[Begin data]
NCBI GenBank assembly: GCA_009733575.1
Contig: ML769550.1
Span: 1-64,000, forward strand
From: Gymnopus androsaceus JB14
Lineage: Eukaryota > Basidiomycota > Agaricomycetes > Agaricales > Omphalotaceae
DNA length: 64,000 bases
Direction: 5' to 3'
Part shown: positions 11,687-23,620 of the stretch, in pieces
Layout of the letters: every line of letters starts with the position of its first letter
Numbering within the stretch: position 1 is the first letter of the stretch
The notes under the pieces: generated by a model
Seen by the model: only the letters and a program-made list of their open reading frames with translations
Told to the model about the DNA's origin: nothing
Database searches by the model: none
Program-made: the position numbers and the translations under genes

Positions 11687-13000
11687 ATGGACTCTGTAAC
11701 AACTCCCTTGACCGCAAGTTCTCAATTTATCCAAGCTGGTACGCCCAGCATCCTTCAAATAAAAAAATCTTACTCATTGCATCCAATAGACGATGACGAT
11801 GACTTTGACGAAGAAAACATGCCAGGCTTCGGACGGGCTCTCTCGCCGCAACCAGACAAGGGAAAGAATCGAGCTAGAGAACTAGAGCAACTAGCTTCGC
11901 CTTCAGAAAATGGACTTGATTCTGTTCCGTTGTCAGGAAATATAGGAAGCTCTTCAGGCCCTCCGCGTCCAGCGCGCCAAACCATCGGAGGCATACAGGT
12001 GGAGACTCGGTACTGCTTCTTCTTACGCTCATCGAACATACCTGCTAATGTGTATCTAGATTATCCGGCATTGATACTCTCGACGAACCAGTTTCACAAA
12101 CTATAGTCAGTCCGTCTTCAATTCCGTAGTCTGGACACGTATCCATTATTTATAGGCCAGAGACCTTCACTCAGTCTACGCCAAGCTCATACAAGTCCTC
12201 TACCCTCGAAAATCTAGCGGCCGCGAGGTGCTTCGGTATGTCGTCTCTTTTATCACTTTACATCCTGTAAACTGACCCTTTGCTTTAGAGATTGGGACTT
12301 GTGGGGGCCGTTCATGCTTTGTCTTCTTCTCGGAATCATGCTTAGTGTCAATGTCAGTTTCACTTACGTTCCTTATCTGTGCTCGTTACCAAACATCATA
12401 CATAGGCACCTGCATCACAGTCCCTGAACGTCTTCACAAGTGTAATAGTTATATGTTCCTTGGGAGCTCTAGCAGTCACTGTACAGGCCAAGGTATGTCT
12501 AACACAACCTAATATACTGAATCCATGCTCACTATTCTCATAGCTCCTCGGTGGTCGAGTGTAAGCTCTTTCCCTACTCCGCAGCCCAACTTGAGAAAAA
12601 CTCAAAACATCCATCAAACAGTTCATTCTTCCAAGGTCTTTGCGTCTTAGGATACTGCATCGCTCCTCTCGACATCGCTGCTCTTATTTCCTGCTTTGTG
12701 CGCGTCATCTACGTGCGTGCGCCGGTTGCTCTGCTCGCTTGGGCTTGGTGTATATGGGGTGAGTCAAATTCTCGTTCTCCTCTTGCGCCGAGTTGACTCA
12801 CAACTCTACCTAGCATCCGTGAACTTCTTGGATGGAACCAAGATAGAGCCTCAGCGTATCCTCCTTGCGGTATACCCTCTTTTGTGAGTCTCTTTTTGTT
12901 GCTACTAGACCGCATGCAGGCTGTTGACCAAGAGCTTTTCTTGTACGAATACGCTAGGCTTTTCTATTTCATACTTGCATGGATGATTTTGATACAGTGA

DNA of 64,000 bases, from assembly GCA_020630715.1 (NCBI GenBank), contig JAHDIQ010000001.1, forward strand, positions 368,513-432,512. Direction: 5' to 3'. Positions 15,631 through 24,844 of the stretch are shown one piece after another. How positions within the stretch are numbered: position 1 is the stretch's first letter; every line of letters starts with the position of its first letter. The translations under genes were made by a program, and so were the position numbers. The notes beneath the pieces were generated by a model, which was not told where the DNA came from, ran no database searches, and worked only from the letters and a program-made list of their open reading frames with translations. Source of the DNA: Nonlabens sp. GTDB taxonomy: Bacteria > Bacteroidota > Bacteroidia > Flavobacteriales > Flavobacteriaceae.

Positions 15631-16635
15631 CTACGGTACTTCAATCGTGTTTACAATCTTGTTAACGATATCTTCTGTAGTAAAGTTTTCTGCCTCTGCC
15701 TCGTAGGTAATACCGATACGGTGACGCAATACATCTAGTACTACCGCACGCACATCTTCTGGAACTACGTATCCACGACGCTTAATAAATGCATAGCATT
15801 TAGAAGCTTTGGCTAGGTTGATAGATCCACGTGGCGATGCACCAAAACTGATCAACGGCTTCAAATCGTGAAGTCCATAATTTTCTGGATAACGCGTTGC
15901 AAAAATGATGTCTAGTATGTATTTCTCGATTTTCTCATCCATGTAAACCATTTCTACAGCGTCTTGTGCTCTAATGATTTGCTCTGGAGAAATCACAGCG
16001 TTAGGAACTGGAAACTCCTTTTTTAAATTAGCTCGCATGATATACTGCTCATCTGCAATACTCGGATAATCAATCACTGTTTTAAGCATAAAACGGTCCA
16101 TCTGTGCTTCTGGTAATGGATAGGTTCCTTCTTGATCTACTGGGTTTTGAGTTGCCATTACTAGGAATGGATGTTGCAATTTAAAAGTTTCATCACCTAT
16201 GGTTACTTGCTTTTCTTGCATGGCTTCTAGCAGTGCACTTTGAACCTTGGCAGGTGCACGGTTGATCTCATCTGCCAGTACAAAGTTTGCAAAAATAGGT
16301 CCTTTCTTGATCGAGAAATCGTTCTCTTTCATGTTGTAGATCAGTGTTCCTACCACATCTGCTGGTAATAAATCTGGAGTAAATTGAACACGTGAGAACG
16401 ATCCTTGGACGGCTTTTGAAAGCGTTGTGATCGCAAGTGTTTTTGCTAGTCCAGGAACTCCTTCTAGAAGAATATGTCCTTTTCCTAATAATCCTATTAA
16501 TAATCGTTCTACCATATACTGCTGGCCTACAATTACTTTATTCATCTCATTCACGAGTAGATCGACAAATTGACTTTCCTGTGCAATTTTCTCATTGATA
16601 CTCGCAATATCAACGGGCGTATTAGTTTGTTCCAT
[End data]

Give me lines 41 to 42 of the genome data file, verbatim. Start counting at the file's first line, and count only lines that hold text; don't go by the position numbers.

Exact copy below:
16401 ATCCTTGGACGGCTTTTGAAAGCGTTGTGATCGCAAGTGTTTTTGCTAGTCCAGGAACTCCTTCTAGAAGAATATGTCCTTTTCCTAATAATCCTATTAA
16501 TAATCGTTCTACCATATACTGCTGGCCTACAATTACTTTATTCATCTCATTCACGAGTAGATCGACAAATTGACTTTCCTGTGCAATTTTCTCATTGATA